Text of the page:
Mexico, Italy, India, even North Africa. All these variants can be achieved by
changing the stock, the spices, the herbs, the contents of the initial frying,
and so on.
Just remember the core recipe: 7 fl oz of fluid to 2 oz of cous cous.
All of these variants are based on the basic recipe given above and
describe only those parts which are significantly different.
Italian Cous Cous
- stock: a light vegetable stock
- spices: garlic and black pepper
- herbs: any of basil, oregano, thyme, or bay
- extras: some sliced black olives or mushrooms; fresh plum tomatoes, roughly one or two per portion; a little good olive oil to finish.
- after cooking the garlic and pepper, fry the olives or mushrooms before
adding the stock.
- slice the tomatoes and add them about half way through soaking
- add some of the olive oil prior to serving.
Serve with a rich tomato sauce, or as a side dish with practically anything.
Indian Cous Cous
- stock: any vegetable stock
- spices: garlic and turmeric, and any of fenugreek, coriander seed, cumin
seed, and cardamom
- herbs: coriander
- extras: 1 oz (30g) red lentils per portion; optionally, some peas.
- cook the spices, then add the lentils to the pan and fry for a couple of
- add water to pan to just cover the lentils, reduce the heat to a simmer,
cover and leave until the lentils have absorbed the liquid (usually about five
or ten minutes). You may have to boil off the last bits of water, but be
careful not to burn the swollen lentils.
- add the stock and, optionally, some peas for a bit of extra colour.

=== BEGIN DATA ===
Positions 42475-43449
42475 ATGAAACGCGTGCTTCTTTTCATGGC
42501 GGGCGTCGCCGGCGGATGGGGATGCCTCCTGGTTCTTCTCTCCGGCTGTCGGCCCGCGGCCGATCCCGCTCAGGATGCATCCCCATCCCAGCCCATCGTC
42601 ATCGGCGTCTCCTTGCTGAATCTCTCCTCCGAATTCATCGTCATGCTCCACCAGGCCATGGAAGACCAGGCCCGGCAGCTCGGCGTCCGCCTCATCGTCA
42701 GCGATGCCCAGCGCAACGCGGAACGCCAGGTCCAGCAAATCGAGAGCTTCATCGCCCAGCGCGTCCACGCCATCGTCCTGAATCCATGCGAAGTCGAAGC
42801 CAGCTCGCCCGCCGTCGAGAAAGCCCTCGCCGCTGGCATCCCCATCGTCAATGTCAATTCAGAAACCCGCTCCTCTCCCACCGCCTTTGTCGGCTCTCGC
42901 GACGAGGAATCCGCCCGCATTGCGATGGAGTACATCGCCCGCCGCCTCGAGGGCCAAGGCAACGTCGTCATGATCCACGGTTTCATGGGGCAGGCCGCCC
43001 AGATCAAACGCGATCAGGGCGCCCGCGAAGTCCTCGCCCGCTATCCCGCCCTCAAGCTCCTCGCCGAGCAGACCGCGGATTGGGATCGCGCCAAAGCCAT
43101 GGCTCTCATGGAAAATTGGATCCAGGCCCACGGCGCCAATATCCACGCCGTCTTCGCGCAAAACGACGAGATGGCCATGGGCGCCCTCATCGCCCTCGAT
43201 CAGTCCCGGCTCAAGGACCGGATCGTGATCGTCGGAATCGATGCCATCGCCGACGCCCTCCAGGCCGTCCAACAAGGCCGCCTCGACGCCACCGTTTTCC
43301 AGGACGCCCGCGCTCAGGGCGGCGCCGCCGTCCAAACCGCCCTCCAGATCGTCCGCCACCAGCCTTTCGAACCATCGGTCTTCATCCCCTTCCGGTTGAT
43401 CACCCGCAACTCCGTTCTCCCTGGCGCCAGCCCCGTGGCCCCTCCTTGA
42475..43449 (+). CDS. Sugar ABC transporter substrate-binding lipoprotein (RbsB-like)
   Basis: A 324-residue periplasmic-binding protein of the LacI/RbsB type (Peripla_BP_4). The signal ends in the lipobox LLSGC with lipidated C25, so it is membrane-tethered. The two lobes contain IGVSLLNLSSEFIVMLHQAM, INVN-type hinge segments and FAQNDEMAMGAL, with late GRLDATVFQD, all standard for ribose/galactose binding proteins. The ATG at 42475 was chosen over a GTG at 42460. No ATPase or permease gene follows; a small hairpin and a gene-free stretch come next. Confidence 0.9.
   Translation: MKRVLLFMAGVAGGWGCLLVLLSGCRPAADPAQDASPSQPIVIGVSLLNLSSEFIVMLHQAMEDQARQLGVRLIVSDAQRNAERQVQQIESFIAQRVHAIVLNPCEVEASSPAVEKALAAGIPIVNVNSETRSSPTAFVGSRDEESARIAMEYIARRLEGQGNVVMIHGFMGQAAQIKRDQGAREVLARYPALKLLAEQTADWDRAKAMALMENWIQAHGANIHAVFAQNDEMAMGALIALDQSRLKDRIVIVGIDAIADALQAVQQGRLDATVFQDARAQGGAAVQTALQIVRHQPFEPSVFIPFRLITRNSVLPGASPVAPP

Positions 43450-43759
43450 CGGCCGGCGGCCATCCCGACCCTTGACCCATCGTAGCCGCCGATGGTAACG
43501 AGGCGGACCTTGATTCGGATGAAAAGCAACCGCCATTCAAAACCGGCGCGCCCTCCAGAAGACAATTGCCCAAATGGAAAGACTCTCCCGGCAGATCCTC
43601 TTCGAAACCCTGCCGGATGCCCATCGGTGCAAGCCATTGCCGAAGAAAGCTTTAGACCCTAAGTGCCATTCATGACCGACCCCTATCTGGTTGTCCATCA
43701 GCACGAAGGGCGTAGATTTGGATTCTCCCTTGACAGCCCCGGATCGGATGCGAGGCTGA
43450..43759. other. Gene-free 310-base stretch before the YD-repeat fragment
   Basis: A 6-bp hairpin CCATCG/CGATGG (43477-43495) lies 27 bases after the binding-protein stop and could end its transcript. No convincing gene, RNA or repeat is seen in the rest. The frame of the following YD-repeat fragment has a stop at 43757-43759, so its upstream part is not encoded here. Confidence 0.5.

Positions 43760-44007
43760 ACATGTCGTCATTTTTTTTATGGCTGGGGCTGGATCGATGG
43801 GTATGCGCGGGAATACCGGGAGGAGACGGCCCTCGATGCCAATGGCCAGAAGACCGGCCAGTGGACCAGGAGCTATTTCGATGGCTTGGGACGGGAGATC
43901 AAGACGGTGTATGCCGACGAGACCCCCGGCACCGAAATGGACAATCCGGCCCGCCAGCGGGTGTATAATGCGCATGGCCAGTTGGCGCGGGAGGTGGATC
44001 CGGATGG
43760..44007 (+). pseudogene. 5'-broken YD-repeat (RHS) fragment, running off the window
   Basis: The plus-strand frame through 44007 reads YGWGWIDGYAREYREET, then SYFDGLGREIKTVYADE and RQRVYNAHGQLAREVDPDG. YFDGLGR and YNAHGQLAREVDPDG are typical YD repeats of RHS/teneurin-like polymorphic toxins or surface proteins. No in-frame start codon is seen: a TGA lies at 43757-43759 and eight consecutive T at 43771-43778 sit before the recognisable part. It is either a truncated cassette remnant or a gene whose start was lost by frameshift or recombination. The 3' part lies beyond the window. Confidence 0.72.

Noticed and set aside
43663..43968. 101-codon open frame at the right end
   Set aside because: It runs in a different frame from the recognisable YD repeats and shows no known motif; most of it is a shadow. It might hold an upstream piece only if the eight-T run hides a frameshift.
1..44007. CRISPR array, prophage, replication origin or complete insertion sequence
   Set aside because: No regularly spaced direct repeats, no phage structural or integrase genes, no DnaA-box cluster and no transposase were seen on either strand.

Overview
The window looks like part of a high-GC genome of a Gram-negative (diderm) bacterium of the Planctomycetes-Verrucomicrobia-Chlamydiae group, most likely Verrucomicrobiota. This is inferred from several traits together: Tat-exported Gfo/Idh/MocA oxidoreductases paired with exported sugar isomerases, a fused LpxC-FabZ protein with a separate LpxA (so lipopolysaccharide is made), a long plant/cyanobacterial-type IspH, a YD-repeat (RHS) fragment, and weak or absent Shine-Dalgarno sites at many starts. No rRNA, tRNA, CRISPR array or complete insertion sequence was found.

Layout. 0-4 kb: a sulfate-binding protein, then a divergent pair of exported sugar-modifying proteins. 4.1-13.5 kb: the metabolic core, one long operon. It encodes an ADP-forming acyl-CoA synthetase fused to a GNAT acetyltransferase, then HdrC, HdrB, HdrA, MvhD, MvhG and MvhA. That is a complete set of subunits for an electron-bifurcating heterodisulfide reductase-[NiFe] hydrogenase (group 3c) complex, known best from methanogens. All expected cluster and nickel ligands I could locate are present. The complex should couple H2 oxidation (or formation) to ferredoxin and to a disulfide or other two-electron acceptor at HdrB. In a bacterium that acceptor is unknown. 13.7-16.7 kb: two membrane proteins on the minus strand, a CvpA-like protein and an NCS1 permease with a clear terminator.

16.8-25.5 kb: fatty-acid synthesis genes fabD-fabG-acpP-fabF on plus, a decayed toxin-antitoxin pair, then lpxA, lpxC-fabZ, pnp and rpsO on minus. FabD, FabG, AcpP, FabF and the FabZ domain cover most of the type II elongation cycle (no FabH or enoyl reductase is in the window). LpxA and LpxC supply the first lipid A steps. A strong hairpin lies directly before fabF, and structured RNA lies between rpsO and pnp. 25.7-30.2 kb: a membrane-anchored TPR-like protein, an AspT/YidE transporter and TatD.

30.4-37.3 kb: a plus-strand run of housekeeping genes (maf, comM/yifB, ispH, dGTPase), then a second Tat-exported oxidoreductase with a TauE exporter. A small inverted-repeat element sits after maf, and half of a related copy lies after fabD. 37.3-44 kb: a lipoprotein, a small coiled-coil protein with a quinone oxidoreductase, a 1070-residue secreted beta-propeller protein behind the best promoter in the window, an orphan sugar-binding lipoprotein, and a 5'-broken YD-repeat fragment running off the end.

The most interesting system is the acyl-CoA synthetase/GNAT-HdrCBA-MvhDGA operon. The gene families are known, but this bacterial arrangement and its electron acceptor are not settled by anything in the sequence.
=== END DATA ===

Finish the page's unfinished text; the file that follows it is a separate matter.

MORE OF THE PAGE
- herbs and finishing are as in the basic recipe
Serve with any curry in lieu of pilau rice.
Another good variant is to omit the lentils, just frying the spices and
adding peas to the stock. This produces what I usually call yellow and green
Mexican Cous Cous
- stock: any vegetable stock
Tip for UK readers: Knorr Mexican Spice stock cubes are a good option here
and reduce the need for spice cooking elsewhere (dependent on taste, as
ever). Check the ingredients, though, as they used to contain beef stock.
- spices: chilli, garlic, small quantities of coriander seed or cumin
- herbs: coriander
- extras: tinned chopped tomatoes (about half a 400g tin per portion); chick
peas; tomato puree (about a tablespoon per portion)
- drain the tomatoes, reserving the juice. Make up the juice to the required
volume of fluid using your stock
- cook the spices, then add the chick peas and fry until coloured.
- add the tomato puree, stir in and cook for a minute more.
- add the tomato juice stock and cous cous in the usual way.
- stir in the drained tomatoes before serving.
Serve with any Mexican food, such as enchiladas, or use it an alternative
filling for fajitas, or have it as a meal in its own right.
Those are three of my favourite variants, but try other pulses or pine nuts
in the initial cooking, try varying the spices or stock (Thai would probably
work, for instance), or any number of herbs.
Cous cous is your friend.